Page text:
If you want to take value investing a step further, you can read Ben Graham’s Security Analysis. This book is a textbook-level discussion about value investing and is the surest way to dive into Ben Graham’s teachings. Just keep in mind this book is a little dry so you might want to have some coffee brewing for when you read it.

And finally…

If you’re looking to apply Benjamin Graham’s theory of value investing for yourself, you’ll want to practice value investing! If you’re new to investing you should start using a mock stock trading simulation. Get accustomed to finding what value investing opportunities look like. And of course keep studying the books of other great value investors like Warren Buffett, Joel Greenblatt and Whitney Tilson. If you’re curious about where to start, watch the video below to find a free stock screen based in Benjamin Graham’s theory of investing…

Benjamin Graham Theory Stock Screening Criteria [VIDEO]:

As with anything, applying Benjamin Graham’s theory for yourself requires practice, patience and discipline. Keep your position sizes small when you’re starting out so you can live to invest another day.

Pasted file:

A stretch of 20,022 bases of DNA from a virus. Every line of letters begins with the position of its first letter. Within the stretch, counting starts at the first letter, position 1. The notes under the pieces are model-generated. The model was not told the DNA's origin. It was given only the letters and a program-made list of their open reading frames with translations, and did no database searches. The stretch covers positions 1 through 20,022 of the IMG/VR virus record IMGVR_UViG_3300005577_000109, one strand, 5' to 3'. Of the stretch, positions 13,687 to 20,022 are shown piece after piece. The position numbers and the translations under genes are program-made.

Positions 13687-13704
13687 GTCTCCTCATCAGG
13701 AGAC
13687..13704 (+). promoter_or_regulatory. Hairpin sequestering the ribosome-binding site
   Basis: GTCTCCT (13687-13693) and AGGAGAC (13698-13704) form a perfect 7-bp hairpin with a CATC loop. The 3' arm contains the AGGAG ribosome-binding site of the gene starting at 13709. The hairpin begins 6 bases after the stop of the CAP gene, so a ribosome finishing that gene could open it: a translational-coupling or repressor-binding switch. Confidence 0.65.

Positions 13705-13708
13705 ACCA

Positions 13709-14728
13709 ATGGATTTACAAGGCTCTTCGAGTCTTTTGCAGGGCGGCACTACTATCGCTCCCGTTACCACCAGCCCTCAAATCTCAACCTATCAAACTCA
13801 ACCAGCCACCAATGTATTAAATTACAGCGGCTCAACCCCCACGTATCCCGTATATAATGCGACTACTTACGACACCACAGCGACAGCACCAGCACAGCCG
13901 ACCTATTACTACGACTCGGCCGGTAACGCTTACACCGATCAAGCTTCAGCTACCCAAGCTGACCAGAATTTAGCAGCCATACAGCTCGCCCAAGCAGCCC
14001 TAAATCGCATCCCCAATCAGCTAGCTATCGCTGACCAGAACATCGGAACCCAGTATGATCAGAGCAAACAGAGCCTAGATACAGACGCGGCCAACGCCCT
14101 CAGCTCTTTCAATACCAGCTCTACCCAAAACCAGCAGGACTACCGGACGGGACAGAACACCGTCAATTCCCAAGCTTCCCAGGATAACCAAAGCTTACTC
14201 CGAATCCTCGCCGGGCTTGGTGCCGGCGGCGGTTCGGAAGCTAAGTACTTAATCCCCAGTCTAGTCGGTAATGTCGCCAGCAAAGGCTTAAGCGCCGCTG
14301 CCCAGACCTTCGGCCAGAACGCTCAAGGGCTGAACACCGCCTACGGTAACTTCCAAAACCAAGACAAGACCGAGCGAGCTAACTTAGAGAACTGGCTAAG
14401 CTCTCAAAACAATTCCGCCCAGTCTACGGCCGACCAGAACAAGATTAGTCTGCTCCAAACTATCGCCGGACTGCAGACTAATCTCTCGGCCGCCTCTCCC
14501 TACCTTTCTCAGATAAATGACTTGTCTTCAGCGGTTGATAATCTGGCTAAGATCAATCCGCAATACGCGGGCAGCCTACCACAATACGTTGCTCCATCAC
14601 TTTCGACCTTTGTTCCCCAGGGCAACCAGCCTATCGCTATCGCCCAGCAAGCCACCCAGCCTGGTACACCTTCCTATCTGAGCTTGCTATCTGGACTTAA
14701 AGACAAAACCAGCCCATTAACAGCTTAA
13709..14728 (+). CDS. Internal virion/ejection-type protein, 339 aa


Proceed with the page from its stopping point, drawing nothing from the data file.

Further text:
And By The Way: If you’re looking for more information on how to apply value investing techniques like Benjamin Graham taught, then sign up for my free email newsletter below. You’ll see how these time tested techniques can be used by swing traders and long term investors alike!

A Golden Stock Tip For 2014?

golden stock tip 2014

Is 2014 really going to be such a bad year for Mr. Gold?

Are you looking for a Golden Stock Tip in 2014? If so, you’ve come to the right place. This golden stock tip for 2014 is exactly what you’re looking for.

So what is this golden stock tip exactly?

My golden stock tip for 2014 is a stock idea I’ve shared before. You’ll see I mentioned it in my December 2013 stock ideas, and again in January. But while I was hesitant to wholeheartedly recommend this golden stock tip, it now looks like there’s a possible catalyst on the horizon.

Could 2014 be the year of the golden stock tip? Keep reading to find out if any of the gold picks below are right for you in 2014…

Technical Analysis of Golden Stock Tip:

Before getting into specific golden stock tips for 2014, I want to provide a little technical backdrop to these ideas. This way you’ll have better context into my perceived risk/reward. But admittedly…

Other people have done technical analysis on gold stock trading ideas. And they’re saying it better than I could. So check out this article about the bullish RSI divergence in the gold miners. It provides a very interesting perspective. And this indicates momentum might be shifting in favor of the bulls.